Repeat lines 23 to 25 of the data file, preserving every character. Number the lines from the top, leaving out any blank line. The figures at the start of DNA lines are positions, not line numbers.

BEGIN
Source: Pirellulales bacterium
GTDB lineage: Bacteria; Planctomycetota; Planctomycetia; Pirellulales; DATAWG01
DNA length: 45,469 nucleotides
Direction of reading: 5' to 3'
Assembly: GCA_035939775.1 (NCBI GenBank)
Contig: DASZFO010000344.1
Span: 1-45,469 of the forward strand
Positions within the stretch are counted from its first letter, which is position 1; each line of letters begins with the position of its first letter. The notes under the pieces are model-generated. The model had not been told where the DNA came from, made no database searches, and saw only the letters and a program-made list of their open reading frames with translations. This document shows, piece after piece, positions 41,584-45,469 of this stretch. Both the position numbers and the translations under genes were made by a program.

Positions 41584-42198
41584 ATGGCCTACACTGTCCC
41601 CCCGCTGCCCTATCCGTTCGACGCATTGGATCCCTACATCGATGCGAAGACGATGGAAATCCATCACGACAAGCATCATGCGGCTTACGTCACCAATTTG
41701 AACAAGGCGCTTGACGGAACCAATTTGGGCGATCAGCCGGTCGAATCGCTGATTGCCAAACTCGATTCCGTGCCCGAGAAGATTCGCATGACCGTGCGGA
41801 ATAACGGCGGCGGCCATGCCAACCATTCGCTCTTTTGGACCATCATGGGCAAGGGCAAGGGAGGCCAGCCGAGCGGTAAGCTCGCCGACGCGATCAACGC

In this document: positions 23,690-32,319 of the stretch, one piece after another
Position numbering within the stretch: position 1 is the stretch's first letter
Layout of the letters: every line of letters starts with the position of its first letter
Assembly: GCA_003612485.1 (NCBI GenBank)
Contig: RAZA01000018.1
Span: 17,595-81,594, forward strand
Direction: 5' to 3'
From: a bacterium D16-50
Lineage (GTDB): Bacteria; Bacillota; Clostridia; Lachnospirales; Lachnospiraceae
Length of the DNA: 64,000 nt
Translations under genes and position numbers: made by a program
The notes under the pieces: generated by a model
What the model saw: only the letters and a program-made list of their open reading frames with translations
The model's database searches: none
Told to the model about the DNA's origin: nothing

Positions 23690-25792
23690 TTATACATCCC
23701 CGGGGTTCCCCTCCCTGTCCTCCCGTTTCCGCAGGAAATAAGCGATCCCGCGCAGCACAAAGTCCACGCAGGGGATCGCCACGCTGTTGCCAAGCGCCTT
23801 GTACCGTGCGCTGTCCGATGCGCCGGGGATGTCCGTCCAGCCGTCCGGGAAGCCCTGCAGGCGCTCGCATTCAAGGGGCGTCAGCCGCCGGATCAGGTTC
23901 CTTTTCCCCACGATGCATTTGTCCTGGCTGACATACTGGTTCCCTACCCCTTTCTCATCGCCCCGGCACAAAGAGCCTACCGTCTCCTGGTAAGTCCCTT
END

Length of the DNA: 64,000 nt
Translations under genes and position numbers: made by a program
The notes under the pieces: generated by a model